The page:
A brief but spectacular boom followed the Armistice, generating gigantic profits for the manufacturers concerned-a fact which did not escape the notice of the trade unions, whose own strength had increased during the war years from 4,145,000 members in 1914, to 6,533,000 members in 1918. The Wages Temporary Regulation Act for which the unions had lobbied during the last months of the war, provided a temporary shield against wage cuts; but many shop stewards and militant unionists felt that, with large profits and little unemployment, they could do better than simply hold what they had.
Unofficial strikes erupted in Yorkshire, on the North-East Coast on the Clyde and in Belfast. In Glasgow, police were brought in to control the strikers; but in London and Liverpool the police themselves went on strike. As did many of the troops, returning home to Folkestone and Dover from the slaughter-fields of Flanders, on failing to recognise the officially promised 'land fit for heroes to live in'.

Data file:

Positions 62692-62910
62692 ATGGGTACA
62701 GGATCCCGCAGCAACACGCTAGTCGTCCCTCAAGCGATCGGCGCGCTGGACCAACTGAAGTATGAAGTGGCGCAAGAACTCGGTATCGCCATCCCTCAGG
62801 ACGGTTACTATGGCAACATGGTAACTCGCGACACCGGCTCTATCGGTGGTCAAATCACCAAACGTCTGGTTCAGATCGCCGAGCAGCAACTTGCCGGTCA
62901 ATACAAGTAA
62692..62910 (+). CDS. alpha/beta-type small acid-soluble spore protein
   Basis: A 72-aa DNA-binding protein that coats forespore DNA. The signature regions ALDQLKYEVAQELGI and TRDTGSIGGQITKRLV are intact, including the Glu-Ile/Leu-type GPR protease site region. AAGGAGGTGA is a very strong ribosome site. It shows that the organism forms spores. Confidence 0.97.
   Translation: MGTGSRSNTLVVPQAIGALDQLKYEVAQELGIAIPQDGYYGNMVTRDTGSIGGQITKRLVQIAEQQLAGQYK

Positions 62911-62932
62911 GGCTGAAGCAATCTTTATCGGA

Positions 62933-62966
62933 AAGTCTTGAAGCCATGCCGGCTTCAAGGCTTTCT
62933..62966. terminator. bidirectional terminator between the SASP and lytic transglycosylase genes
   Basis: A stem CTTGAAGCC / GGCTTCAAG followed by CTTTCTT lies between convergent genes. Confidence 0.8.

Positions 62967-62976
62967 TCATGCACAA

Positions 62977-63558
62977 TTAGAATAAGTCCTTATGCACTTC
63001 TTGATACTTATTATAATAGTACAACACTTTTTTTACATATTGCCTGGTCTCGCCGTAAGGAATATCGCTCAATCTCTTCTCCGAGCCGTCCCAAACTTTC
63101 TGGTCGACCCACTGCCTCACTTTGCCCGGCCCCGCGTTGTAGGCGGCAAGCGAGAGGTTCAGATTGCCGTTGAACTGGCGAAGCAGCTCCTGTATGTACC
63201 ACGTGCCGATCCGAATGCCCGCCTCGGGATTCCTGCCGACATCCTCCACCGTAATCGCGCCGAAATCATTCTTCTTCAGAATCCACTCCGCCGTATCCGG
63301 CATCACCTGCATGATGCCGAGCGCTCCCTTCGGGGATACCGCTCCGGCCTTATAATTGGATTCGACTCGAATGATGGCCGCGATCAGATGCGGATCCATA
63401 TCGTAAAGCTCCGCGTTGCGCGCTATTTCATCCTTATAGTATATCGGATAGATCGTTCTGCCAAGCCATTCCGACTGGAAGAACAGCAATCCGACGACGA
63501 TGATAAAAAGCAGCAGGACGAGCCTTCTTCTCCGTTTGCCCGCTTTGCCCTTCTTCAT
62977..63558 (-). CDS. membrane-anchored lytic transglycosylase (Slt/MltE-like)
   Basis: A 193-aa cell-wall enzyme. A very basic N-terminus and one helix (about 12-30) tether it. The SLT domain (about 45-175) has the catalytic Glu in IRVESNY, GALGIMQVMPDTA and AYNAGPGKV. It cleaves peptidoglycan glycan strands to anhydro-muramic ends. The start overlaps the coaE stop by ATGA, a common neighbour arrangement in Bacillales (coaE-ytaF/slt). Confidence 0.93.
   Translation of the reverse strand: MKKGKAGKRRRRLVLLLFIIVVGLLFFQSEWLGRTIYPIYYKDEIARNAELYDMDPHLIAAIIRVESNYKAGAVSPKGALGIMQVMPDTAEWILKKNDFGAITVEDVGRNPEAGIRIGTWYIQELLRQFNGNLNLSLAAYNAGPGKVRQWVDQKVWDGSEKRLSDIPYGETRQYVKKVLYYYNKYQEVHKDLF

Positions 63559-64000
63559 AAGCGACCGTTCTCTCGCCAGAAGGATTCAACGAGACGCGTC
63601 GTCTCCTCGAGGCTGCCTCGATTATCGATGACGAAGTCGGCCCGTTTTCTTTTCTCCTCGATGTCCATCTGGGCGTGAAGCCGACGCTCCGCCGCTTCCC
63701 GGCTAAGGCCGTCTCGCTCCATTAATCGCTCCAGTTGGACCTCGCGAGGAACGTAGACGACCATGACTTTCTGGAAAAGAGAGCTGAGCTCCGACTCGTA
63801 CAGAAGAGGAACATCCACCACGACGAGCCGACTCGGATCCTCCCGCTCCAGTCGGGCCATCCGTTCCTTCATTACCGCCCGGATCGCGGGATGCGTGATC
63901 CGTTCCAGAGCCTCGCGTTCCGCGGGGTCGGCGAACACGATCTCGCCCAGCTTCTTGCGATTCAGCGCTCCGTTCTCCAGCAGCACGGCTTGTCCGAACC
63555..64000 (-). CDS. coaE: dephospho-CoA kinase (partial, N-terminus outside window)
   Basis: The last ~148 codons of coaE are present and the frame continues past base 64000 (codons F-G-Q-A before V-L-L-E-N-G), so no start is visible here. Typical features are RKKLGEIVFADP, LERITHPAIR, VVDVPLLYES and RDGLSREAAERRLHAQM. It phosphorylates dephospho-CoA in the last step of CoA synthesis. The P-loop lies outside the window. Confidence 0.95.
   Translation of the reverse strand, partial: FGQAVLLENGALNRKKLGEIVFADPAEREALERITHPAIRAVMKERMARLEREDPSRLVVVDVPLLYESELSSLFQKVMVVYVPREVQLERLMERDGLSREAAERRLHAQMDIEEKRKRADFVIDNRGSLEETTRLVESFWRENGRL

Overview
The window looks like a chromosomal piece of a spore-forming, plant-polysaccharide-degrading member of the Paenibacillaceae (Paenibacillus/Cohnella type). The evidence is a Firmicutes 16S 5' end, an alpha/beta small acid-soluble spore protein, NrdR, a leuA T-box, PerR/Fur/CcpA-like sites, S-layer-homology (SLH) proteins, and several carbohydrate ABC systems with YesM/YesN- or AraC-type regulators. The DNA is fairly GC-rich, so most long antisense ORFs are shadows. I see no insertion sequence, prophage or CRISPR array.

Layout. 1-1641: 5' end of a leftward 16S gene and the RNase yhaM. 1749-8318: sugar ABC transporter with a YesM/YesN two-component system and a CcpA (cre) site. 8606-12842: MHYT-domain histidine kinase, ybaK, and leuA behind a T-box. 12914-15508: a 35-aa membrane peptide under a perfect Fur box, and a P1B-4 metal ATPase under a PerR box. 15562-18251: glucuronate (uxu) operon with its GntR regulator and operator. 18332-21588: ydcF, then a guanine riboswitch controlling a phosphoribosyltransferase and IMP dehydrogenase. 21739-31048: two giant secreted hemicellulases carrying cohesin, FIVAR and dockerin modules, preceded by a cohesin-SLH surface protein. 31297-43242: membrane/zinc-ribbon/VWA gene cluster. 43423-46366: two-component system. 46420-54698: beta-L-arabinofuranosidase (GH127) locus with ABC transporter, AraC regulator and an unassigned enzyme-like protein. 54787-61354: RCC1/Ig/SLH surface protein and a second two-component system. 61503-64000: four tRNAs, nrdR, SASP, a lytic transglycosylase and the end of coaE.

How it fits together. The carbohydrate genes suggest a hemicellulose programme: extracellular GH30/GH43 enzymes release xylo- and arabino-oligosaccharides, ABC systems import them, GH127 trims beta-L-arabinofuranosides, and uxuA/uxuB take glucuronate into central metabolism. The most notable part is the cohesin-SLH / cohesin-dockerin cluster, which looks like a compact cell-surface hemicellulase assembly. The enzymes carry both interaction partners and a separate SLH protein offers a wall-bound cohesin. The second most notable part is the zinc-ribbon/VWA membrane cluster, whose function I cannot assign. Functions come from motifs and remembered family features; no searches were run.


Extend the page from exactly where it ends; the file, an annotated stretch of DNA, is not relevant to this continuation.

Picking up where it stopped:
More serious, perhaps, for the Government, was the probability of an official national coal strike, arising out of the unsatisfied demands of the Miners’ Federation for higher wages, a six hour day, and the nationalisation of coal-mining, with a degree of workers’ control of the industry exercised through Miners' Federation representatives. The question of whether or not the mines should be handed back to private ownership now became a major issue.
The Government in alarm reached for a Commission: half of whose membership was conceded, in order to avert a strike, should be nominated by the Miners' Federation. The president was to be Mr. Justice Sankey.
The Sankey Commission, which included Sidney Webb, R. H. Tawney, and the miners' leader Robert Smillie among its members, though divided on various matters, came down as a majority on the side of the principle that 'the State ownership of coal mines be accepted.' A principle which, predictably, proved repugnant and unacceptable to Lloyd George's Coalition Government, which duly passed the mines back into private control in 1921. Meanwhile the TUC and the Labour Party had started a crusade for the nationalisation of coal, under the banner slogan 'The Mines for the Nation.'